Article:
So, knowing how much all of you seem to love the innocent little more-information-is-better-than-less experiment that is managerial WAR (mWAR), I ran old/new White Sox manager Tony La Russa through the number-cruncher ... and the results are truly eye-opening.
But first, let’s review. mWAR is a product of a team’s pythagorean record and roster WAR. In other words, if a team outperforms (or underperforms) its expected record by run differential (pythagorean record) and/or its total individual player WAR, I ascribe those differences in record, good or bad, to the manager. Sure, in reality those factors could involve many things: injuries, luck, schedule, player morale, and so on. But for the sake of argument, because managing all of those factors falls to ... the manager ... for me, it’s mWAR.
In White Sox annals, La Russa could be seen as having a better reputation than he deserves, interestingly. Most of us would consider him an all-time great White Sox manager, probably better than anyone since Al Lopez (give or take an Ozzie Guillén). And the truth is, La Russa is an all-time great — but that’s much because of his first tenure on the South Side as the fact that the balance of White Sox managers have been ... bad.
To wit: Only eight White Sox managers in history have a career (CAREER!) mWAR of 1.0 or more. Yes, that means taking into account careers (not single seasons), only eight men have been worth an extra win or more:
Jimmy Dykes 34.4 mWAR
Al Lopez 13.3
Ozzie Guillén 8.0
Tony La Russa 6.6
Fielder Jones 6.2
Ted Lyons 5.1
Clark Griffith 2.3
Bob Lemon 1.4
If La Russa had been a wizard on the South Side, as everyone presumes (HOW could Hawk have canned him!?!), his number for 1,035 games should be MUCH higher. (Consider the guys right behind La Russa: Fielder Jones, with 6.2 mWAR n 719 games, and Ted Lyons, with 5.1 mWAR in just 318 games.)
I mean, White Sox managers all-time have cost the franchise almost 60 wins — yep, career totals of -59.4 mWAR.
So given the poor competition, La Russa IS an all-time great White Sox manager.
The better news? He was much, much, MUCH better in Oakland and St. Louis.
La Russa sports a career total of 69.7 mWAR, which is the best I have ever tabulated in this fledging exercise. While it doesn’t mean that La Russa is the best manager in baseball history, the sheer lack of mentors who’ve come near his longevity record is short.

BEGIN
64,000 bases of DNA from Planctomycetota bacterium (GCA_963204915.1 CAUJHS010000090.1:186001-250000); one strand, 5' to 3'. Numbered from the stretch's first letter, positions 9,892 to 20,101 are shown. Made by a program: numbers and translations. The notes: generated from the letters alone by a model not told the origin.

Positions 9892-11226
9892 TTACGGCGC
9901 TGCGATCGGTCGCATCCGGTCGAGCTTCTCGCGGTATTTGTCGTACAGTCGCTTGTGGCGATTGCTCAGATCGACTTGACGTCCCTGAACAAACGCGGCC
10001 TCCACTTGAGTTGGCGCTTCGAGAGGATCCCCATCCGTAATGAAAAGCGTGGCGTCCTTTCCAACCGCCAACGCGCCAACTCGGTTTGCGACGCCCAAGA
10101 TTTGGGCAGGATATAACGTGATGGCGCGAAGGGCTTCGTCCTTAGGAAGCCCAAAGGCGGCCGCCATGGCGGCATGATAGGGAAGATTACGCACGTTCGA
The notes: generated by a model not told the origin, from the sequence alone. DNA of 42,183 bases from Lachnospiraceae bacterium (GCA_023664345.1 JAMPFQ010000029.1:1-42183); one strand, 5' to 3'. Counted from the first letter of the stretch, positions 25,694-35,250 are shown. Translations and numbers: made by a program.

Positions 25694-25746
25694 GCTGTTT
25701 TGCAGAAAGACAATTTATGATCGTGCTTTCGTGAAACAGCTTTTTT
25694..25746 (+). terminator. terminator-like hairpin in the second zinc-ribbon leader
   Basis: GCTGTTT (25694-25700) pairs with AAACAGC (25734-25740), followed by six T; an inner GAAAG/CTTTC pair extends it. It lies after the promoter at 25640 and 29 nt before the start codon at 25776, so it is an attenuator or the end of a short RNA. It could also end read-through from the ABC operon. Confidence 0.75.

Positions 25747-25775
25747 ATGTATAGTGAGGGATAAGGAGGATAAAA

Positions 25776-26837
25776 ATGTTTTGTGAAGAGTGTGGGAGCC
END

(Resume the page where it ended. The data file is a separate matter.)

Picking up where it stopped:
(For example, Sparky Anderson managed for 26 seasons: 32.8 mWAR; Cap Anson, 21 seasons, 51.2 mWAR; Bobby Cox, 29 seasons, 45.4 mWAR.)
In La Russa’s 1,035 games in Chicago, he put up a mere 6.6 mWAR. But in Oakland, in 1,471 games, he amassed 19.6 mWAR. And in St. Louis, in 2,591 games, it was 43.5 mWAR. Per game, those rates are .006 mWAR/g in Chicago, .013 in Oakland and .017 in St. Louis.
(And don’t bother with the idea that hey, Brett, of course Tony’s marks were better with the A’s and Cardinals, his teams were better! That’s not how this works. Each season, the manager is measured against the sum of his players and their run differential; individual team talent is isolated from this process.)
Leigh Allan’s “controversial” takedown of A.J. Hinch’s actual managing skill per mWAR — where we sort of hoped that the only thing we’d have to worry about in getting Hinch was that he was a cheater — revealed that he wasn’t a very good manager, either.
In La Russa’s case, while we can wring hands over age or the utter lack of an honest hiring process, the Hall-of-Famer can’t be criticized for getting extra wins out of his teams. Almost 70, to be exact.
Or, look at it another way: La Russa, in 33 years as a manager, has produced almost 70 extra wins for his teams. The White Sox franchise, active since 1900, has employed managers who have cost the White Sox some 60 losses.
Winning Ugly, baby.